Author ORCID Identifier

Celeste M. Alfes

Document Type

Article

Publication Date

2-22-2019

Abstract

Objective The purpose was to analyse the effectiveness of high-fidelity patient simulation (HFPS) based on life-threatening clinical condition scenarios on undergraduate and postgraduate nursing students' learning outcomes. Design A systematic review and meta-analysis were conducted based on the Cochrane Handbook for Systematic Reviews of Interventions and its reporting was checked against the Preferred Reporting Items for Systematic Reviews and Meta-Analyses checklist. Data sources PubMed, Scopus, CINAHL with Full Text, Wiley Online Library and Web of Science were searched until July 2017. Author contact, reference and citation lists were checked to obtain additional references. Study selection To be included, available full-texts had to be published in English, French, Spanish or Italian and (a) involved undergraduate or postgraduate nursing students performing HFPS based on life-threatening clinical condition scenarios, (b) contained control groups not tested on the HFPS before the intervention, (c) contained data measuring learning outcomes such as performance, knowledge, self-confidence, self-efficacy or satisfaction measured just after the simulation session and (d) reported data for meta-analytic synthesis. Review method Three independent raters screened the retrieved studies using a coding protocol to extract data in accordance with inclusion criteria. Synthesis method For each study, outcome data were synthesised using meta-analytic procedures based on random-effect model and computing effect sizes by Cohen's d with a 95% CI. Results Thirty-three studies were included. HFPS sessions showed significantly larger effects sizes for knowledge (d=0.49, 95% CI [0.17 to 0.81]) and performance (d=0.50, 95% CI [0.19 to 0.81]) when compared with any other teaching method. Significant heterogeneity among studies was detected. Conclusions Compared with other teaching methods, HFPS revealed higher effects sizes on nursing students' knowledge and performance. Further studies are required to explore its effectiveness in improving nursing students' competence and patient outcomes.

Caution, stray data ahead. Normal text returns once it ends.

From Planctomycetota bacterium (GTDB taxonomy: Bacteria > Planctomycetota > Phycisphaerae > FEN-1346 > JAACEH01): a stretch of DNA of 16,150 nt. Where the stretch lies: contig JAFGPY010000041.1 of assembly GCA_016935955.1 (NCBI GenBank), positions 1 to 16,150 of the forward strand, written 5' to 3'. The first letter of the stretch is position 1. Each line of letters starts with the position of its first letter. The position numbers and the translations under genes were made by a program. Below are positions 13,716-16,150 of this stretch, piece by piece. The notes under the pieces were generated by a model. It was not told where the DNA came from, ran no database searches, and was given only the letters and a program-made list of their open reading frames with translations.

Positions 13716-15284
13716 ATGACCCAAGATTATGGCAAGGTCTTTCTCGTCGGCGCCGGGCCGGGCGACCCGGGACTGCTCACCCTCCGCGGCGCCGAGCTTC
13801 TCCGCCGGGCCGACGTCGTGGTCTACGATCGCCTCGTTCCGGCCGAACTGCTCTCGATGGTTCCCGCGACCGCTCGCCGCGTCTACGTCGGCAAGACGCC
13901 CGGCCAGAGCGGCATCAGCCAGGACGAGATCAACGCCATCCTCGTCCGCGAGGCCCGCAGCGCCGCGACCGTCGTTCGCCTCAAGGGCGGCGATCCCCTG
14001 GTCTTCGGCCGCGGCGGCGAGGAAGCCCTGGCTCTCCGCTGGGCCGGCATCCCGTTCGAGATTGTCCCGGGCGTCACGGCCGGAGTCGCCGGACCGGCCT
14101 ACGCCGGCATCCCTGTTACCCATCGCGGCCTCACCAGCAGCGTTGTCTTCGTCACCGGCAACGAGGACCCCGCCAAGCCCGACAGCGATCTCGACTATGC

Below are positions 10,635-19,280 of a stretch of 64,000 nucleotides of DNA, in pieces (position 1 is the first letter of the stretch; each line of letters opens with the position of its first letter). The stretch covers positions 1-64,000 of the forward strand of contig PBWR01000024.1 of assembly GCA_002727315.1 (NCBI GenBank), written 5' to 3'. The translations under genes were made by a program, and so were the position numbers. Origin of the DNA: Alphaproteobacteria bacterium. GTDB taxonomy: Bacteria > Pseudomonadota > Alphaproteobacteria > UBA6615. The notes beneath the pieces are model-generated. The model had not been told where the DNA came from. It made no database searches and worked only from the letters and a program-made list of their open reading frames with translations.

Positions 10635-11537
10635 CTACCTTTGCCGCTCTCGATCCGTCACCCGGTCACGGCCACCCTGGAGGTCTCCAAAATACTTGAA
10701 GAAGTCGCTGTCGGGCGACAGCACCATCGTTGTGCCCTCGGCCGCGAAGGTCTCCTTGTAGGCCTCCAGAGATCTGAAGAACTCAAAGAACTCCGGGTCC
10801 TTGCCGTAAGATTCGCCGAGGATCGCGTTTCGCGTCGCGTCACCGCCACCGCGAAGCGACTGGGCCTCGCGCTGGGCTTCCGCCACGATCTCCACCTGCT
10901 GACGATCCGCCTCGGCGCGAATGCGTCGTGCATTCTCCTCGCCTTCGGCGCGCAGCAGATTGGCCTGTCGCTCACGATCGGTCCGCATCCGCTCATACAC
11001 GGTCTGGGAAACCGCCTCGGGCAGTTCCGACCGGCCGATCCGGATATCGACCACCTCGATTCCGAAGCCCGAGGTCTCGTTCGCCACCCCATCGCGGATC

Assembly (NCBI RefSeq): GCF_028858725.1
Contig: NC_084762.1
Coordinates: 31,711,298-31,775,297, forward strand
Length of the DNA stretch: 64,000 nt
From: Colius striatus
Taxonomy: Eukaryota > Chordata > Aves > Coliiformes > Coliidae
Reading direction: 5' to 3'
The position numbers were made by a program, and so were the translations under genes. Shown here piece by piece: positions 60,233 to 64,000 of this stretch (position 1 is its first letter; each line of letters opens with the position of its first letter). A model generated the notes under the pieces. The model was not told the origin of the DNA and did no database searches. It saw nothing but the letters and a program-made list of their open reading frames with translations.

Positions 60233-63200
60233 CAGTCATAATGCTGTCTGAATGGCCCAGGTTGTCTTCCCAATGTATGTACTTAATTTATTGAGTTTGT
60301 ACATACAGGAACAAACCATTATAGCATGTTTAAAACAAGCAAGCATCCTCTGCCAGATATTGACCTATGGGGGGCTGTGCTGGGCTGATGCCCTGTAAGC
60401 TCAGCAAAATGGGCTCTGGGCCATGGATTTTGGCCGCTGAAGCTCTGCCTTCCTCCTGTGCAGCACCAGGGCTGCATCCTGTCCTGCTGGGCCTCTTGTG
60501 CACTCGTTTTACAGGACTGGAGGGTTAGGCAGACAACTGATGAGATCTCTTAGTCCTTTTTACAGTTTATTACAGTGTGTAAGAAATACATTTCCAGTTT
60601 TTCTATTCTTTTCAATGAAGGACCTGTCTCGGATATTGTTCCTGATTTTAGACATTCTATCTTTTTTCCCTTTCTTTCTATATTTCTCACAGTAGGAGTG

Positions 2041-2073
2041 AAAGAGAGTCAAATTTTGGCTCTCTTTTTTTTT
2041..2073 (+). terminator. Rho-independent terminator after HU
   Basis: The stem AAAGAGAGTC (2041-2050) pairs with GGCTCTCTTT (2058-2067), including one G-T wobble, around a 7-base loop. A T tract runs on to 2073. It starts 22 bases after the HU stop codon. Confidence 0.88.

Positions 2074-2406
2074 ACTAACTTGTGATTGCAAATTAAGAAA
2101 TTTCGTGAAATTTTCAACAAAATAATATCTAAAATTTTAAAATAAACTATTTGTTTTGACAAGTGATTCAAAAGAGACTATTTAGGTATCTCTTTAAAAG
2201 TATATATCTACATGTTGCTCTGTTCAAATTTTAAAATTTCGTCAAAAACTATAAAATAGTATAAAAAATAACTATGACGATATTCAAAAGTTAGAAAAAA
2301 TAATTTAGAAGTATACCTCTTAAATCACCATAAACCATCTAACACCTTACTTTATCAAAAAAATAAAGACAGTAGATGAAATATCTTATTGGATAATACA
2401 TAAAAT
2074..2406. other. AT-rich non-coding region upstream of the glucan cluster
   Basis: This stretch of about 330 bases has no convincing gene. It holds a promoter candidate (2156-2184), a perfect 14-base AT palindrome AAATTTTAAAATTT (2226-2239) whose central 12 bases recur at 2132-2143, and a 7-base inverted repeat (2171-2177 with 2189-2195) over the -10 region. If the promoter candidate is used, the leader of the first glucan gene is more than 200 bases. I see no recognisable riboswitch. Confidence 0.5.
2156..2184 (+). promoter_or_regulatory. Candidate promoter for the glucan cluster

Keywords

education, high fidelity simulation training, learning, nursing, students

Publication Title

BMJ Open

Volume

9

Issue

2

Rights

© Author(s) 2019

Creative Commons License

Creative Commons Attribution-NonCommercial 4.0 International License
This work is licensed under a Creative Commons Attribution-NonCommercial 4.0 International License

Included in

Nursing Commons

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10.1136/bmjopen-2018-025306" data-hide-no-mentions="true">
10.1136/bmjopen-2018-025306" data-hide-zero-citations="true" data-style="small_circle">
 
 

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